Books

Reese Witherspoon's book club LitUp will be taking applications for an all-expense paid fellowship program for underrepresented, unpublished women. The Legally Blonde and HBO hit-series Big Little Lies actress is on a mission to have all voices heard. Five chosen candidates will embark on a three-month mentorship with a published author to help them learn about book marketing, to connect them with top agents, and to get their books ready for the market. The program is powered by The Readership, a pay-it-forward platform focused on getting more...
In a stunning, vulnerable memoir-in-essays, author Larissa Pham explains and explores her desire to connect—with people, with places, and even with objects—and, in turn, reminds readers that we aren’t alone, either. Ultimately, she finds this feeling of connection through art. Using work by artists like Louise Bourgeois, Nan Goldin, and Yayoi Kusama as a prism, Pham shares her experiences with, and thoughts about, pain and trauma, sex and obsession, crushes and breakups, and intimacy in all its forms. Within these topics, Pham also crafts a...
Growing up, Lilly Dancyger idolized her father, a sculptor in the 1980s East Village art scene. When he dies, the trauma of the loss reverberates through her adolescence, eventually causing her to spiral into self-destruction. She struggles to adjust to a life without him, carting around stacks of his journals, promising herself that she will read them one day. However, when she finally opens them, she is disappointed to find that his journals detail his plans for his sculptures and very little about the life...
In the debut collection of poetry Bolt by Hilary Peach, a voice full of wonder and grit gallops across every page. Peach has been a writer and performance poet for three decades, as well as a blacksmith in the Boilermakers Union, welding heavy metals and creating art. The poems in Bolt are rooted in the melding of those two identities; a dreamer who writes with the melody of sharp observation and a dangerous imagination—dangerous in the way only women know how to be, which is to say, a compliment. Peach sings the words and stories...

With spring in full bloom and the summer sabbats just around the corner, it feels like the perfect time to microdose some magic and dig into a few witchy reads. Whether you’re looking to further your craft, reawaken your inner witch, or just sprawl out under the sun with a good book, here are four newly released and forthcoming titles on witchcraft to look out for this spring: Via Penguin Random House Canada Missing Witches: Recovering True Histories of Feminist Magic by Risa Dickens and Amy Torok Out...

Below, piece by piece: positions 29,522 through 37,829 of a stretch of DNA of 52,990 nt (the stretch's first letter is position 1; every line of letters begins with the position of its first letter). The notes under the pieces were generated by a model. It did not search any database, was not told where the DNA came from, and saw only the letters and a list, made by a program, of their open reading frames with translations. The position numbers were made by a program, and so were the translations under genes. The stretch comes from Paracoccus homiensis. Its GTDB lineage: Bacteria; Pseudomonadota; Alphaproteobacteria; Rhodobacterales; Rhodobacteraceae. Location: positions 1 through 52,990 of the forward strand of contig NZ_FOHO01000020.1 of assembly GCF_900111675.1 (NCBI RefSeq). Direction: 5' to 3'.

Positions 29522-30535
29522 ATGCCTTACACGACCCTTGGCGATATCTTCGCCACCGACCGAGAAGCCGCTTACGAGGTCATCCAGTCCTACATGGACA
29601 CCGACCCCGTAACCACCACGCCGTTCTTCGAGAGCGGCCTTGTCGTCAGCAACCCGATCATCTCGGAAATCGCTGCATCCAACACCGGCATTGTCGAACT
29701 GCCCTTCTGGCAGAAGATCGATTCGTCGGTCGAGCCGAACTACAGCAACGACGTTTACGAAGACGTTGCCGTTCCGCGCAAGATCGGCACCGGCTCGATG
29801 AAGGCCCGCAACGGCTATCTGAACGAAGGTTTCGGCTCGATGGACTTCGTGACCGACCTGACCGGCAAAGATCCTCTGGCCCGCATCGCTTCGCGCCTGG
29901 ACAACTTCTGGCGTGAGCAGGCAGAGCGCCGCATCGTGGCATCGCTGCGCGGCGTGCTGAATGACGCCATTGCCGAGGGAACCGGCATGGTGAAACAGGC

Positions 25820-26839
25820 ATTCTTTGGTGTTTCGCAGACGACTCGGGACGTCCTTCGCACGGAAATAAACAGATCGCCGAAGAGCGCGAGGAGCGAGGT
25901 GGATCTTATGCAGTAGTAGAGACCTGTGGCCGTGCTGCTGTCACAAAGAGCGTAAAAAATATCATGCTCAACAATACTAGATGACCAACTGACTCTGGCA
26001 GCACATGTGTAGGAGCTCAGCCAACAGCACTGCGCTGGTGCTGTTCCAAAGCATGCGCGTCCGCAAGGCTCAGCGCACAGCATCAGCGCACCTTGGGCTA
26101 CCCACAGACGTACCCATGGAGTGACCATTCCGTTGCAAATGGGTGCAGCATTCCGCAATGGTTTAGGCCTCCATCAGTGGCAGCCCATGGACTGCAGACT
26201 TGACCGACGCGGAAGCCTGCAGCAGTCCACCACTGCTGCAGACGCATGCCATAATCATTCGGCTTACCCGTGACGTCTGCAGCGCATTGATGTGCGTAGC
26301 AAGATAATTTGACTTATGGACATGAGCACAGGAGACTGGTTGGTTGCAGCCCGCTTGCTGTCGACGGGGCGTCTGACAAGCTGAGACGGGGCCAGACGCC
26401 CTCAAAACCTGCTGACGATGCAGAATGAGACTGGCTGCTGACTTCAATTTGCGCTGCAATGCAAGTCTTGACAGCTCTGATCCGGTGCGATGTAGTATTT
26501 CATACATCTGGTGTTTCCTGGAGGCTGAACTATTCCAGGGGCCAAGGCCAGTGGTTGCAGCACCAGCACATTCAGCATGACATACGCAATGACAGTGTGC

TEN YEARS AGO, activist, leader, and visionary Sonya Renee Taylor found herself comforting a struggling friend and saying, “Natasha, your body is not an apology.” This statement inadvertently and profoundly resonated with Taylor herself. Following that revelation, “the body is not an apology” rooted itself as a personal ethos inside Taylor. She crafted the sentiment into a spoken-word performance, expanded the idea into a popular Facebook page and then further into an extensive multimedia platform, and then in 2018, into the New York Times best seller The Body Is...
The novel Of Women and Salt starts with Carmen’s plea to her daughter Jeanette to live—to choose life over suffering and addiction. From there, readers explore generations of Cuban and Cuban-American women as they come to terms with themselves, their family, and their countries. Within 12 short chapters, author Gabriela Garcia explores 9 points of view, offering an unflinching look into the ways her characters hurt and help each other over several lifetimes. From pre-revolution Cuba’s cigar factories and guerrillos (rebel fighters) to the salty-sweet Miami heat on pre-teen flesh, Garcia...
In 2018, Michelle Zauner wrote about how, after her mother’s death, she would break down crying in H Mart, the Korean American supermarket where the two often shopped. The viral New Yorker essay that shares a title with her new memoir pinpoints the ways our favorite foods become visceral reminders of those we loved and lost. For Zauner, who is half-Korean and half-white, losing her mom sent her searching for “evidence that the Korean half of my identity didn’t die when [she] did.” A musician...
When Lauren Hough announced on Twitter that her new book of essays, Leaving Isn’t the Hardest Thing, contained 312 “F” words, I knew I wanted to read it. Hough had to build herself from scratch after leaving a cult that, by design, rendered its members incapable of living meaningful lives with normal relationships. Her experiences take readers across the globe, and include a near-slide into homelessness, clashes with the criminal justice system, and a stint as the most amazing bouncer in gay history. You’ll laugh, cry, recoil in...
Morgan Jerkins’ Caul Baby is an expansive, folklorish tale of two families—both headed by Black matriarchs—that intertwine for over 20 years. The Melancons are born with a “caul”—a special extra layer of skin that is said to portend healing powers for both the wearer and anyone who buys a piece. This family exists as pariahs in their home community of Harlem, selling pieces of their cauls to wealthy white folks while turning away Black women. One such woman, Laila, is turned away after requesting the...